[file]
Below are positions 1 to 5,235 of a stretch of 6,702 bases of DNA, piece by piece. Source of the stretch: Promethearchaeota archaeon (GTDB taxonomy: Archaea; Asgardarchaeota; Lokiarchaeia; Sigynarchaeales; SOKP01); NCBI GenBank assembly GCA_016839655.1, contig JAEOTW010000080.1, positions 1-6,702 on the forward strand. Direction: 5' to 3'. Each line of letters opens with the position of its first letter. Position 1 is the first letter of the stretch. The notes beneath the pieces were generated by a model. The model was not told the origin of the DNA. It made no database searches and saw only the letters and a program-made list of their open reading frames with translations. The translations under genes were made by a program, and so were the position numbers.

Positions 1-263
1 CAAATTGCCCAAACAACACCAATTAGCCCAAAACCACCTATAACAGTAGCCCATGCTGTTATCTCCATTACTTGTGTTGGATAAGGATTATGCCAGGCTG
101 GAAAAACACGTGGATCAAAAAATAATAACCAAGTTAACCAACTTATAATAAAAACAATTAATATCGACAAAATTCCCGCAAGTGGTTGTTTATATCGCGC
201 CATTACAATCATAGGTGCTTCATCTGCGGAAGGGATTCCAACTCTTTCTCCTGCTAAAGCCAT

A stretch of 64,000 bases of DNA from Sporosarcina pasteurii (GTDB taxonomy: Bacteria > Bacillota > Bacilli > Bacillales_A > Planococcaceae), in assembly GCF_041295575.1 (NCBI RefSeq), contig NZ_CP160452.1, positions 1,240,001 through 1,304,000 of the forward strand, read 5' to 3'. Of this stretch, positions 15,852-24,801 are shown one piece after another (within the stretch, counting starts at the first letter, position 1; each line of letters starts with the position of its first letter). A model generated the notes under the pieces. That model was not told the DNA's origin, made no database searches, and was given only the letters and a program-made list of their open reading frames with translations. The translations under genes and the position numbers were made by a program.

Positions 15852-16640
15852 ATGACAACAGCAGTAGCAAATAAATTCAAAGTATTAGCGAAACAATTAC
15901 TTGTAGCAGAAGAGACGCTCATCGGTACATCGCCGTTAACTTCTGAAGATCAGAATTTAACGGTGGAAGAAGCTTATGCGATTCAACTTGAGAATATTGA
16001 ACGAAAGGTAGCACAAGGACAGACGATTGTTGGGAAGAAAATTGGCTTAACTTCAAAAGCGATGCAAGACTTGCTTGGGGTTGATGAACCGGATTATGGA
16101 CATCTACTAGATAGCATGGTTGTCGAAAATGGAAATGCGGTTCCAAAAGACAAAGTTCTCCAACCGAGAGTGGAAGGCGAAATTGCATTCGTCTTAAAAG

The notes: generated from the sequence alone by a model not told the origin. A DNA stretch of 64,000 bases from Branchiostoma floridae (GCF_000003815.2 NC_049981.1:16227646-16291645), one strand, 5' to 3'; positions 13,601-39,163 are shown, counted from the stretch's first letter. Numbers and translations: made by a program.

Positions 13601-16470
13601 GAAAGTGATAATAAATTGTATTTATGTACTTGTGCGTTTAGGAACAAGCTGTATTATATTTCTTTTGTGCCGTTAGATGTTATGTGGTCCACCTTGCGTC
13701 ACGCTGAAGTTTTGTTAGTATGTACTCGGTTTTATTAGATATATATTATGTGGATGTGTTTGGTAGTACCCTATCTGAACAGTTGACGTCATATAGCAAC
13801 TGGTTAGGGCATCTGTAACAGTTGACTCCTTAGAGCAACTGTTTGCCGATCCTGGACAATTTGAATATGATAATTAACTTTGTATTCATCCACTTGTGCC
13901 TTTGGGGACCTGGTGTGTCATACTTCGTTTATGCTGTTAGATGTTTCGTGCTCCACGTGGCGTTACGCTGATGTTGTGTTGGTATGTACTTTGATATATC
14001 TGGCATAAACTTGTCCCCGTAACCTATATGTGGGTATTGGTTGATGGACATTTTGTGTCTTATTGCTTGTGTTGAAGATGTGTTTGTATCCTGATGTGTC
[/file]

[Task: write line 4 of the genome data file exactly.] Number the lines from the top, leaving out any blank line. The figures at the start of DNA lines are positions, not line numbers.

101 GAAAAACACGTGGATCAAAAAATAATAACCAAGTTAACCAACTTATAATAAAAACAATTAATATCGACAAAATTCCCGCAAGTGGTTGTTTATATCGCGC